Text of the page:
Referring to Hardisty et al. (Reference Hardisty, Appelt and Weber2012), the proportion of each reason at the different levels of pain were counted, as shown in Table 4. The linear regression revealed that the proportion of reasons related to anticipated dread significantly decreased with increasing pain level (β = –0.18, p = 0.007)Footnote 2; the proportion of reasons related to can bear the pain significantly decreased with increasing pain level (β = –0.20, p = 0.003); the proportion of reasons related to uncertainty, mental preparation, and instinctive avoidance significantly increased with increasing pain levels (β uncertainty = 0.21, p < 0.001; β mental preparation = 0.26, p < 0.001; β instinctive avoidance = 0.32, p < 0.001). The proportion of other reasons did not change significantly with pain level. The bootstrap analysis found that the proportion of reasons related to anticipated dread was a mediating variable between pain level and the time chosen to receive pain stimulus (Figure 3; (bias corrected, 95% CI [0.0596, 0.3971]; sample size 232; number of bootstrap resamples 5000). The CI does not contain 0, thus the mediation test is significant.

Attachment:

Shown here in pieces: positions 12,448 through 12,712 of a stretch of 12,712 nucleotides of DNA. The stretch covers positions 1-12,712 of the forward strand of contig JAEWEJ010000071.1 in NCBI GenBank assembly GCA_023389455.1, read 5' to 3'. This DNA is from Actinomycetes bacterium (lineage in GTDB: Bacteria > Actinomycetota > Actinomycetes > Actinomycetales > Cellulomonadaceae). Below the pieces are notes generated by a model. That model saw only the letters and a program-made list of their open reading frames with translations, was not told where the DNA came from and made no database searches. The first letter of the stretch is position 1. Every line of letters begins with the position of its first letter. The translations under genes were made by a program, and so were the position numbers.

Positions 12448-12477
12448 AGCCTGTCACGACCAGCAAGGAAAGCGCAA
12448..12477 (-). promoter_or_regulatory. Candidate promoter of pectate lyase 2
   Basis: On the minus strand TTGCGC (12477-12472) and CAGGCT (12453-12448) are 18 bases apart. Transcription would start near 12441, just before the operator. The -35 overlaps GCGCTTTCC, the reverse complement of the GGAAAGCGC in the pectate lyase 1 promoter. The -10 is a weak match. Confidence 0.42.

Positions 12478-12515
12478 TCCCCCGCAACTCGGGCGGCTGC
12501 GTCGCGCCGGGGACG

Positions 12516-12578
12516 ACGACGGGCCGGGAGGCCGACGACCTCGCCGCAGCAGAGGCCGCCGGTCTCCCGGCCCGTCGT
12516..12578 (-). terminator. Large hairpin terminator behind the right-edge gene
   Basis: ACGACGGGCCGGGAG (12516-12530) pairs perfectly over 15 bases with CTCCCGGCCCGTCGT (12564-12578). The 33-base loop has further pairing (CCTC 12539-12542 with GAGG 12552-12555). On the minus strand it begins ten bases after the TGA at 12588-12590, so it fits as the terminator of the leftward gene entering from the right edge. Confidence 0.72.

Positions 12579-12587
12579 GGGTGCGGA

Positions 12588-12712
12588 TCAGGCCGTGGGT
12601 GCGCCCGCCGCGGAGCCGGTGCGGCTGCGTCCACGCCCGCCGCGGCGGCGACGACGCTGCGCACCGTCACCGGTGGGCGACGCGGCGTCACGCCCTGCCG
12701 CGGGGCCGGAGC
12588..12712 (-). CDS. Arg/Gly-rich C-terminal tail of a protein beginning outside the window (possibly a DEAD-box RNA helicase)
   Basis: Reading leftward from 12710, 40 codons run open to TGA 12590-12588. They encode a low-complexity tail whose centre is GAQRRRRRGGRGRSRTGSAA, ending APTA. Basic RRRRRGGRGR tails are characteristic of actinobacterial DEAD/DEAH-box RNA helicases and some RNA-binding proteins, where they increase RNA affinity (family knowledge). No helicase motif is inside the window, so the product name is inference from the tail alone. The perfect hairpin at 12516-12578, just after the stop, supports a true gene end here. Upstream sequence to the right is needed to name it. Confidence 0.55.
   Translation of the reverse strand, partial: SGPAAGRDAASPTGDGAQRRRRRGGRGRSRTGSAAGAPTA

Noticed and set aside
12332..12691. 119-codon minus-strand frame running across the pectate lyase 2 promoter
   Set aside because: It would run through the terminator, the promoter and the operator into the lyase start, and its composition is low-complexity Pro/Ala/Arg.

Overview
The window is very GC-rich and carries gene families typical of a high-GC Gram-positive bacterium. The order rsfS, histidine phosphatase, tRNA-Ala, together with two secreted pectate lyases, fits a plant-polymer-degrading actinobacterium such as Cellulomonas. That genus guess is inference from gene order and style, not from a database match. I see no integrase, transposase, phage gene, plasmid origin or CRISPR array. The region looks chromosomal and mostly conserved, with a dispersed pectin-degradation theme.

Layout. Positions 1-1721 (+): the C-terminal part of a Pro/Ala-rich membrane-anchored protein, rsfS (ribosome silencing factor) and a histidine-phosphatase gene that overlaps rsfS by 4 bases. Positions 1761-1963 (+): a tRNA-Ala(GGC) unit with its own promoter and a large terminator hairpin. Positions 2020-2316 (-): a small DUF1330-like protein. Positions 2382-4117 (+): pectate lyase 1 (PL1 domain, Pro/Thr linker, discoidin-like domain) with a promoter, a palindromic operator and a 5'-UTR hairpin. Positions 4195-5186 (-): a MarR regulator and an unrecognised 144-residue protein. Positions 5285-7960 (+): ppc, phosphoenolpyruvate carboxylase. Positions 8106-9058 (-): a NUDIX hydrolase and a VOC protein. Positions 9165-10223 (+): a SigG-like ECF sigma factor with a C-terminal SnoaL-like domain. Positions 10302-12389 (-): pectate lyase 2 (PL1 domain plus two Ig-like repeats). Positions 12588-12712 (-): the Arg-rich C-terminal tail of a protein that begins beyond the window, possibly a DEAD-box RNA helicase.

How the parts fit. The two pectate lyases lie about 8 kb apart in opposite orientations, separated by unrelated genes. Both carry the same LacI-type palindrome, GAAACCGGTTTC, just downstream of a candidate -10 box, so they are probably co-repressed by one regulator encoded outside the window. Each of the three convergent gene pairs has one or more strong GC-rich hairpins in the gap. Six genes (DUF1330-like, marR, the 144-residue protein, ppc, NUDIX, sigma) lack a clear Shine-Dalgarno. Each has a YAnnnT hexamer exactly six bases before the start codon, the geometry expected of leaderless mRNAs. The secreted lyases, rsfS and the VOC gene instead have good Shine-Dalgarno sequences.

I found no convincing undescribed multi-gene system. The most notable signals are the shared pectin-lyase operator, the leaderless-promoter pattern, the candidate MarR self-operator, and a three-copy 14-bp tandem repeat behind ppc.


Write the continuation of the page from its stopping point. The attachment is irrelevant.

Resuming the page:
Table 4: Proportion of each reason at different levels of pain.

Note: Standardized regression coefficients shown.

* p < 0.05

** p < 0.01

*** p < 0.001

Figure 3: Mediation model: a is the effect of X on M, b is the effect of M on Y, c is the total effect of X on Y, and c’ is the direct effect of X on Y. Paths are labeled with standardized regression coefficients and corresponding SEs (*p < 0.05, **p < 0.01, ***p < 0.001).

The results of Experiment 2b were consistent with those of Experiment 2a, again demonstrating that the magnitude of the negative stimulus affects negative discounting. The results of Experiment 2b added further evidence for a magnitude effect by showing that such effects exist not only for monetary stimuli but also for non-monetary stimuli. Specifically, the results of Experiment 2b found that participants were more likely to experience negative discounting when the physical pain stimuli were small compared to when physical pain stimuli were large. Moreover, the anticipated dread mediated the effect of physical pain stimulus size on negative discounting. When the pain level is low, among all the factors influencing intertemporal decision-making, anticipated dread factors dominated, and people were more willing to receive the pain stimulus immediacy; whereas, when the pain level is high, factors such as psychological preparation and instinctive avoidance became more important, so people preferred to delay the pain stimulus.